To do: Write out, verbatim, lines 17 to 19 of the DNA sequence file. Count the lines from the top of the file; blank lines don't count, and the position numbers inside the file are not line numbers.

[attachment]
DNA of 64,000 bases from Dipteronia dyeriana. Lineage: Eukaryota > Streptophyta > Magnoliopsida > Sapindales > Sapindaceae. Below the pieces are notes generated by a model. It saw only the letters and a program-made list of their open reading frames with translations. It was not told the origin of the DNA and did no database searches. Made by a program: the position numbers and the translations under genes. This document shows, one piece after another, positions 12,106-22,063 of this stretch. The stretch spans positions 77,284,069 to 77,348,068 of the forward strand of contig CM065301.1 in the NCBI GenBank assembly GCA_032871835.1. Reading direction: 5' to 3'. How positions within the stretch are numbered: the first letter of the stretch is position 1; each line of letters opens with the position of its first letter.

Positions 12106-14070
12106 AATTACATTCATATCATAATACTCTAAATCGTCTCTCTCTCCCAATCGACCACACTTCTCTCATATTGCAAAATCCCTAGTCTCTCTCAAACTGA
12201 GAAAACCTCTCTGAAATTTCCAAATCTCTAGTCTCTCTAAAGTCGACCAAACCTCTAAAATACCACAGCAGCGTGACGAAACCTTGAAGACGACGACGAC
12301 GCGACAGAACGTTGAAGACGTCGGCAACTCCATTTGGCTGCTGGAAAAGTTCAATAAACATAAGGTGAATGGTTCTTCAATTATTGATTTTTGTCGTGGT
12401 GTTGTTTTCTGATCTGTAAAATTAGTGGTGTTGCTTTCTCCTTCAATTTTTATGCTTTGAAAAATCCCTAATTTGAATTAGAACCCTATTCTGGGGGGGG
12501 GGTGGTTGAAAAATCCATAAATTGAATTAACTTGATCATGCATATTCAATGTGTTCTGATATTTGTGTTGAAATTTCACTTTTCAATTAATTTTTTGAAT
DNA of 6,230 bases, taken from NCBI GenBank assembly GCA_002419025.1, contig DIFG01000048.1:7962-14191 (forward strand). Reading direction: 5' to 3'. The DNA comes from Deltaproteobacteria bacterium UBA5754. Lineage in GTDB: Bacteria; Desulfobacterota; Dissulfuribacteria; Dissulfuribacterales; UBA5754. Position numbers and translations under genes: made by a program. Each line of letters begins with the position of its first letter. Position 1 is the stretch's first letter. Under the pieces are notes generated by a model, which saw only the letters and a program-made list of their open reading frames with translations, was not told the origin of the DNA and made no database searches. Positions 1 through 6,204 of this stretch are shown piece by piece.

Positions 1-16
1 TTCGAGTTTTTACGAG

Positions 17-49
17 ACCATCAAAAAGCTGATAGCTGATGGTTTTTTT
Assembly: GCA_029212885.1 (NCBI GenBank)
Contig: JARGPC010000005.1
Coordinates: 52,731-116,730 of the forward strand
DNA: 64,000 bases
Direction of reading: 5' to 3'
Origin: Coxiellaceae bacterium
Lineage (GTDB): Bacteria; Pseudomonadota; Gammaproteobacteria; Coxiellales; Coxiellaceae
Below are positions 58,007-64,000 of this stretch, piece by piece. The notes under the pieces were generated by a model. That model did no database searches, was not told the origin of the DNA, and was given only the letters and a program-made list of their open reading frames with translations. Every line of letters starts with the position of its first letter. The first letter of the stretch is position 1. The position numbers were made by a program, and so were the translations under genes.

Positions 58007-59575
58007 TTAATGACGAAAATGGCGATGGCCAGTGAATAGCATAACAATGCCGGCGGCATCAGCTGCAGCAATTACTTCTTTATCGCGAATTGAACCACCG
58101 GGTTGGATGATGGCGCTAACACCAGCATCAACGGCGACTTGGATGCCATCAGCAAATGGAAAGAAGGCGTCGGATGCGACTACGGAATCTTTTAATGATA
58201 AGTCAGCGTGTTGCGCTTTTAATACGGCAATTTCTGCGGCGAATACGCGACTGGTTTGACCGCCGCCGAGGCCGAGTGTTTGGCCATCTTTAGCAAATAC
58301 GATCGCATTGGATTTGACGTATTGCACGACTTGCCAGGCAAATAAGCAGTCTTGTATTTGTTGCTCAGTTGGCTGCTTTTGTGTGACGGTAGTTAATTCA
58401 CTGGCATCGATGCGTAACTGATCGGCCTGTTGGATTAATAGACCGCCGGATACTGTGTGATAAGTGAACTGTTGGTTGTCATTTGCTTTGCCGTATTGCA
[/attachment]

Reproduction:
Direction of reading: 5' to 3'
Origin: Coxiellaceae bacterium
Lineage (GTDB): Bacteria; Pseudomonadota; Gammaproteobacteria; Coxiellales; Coxiellaceae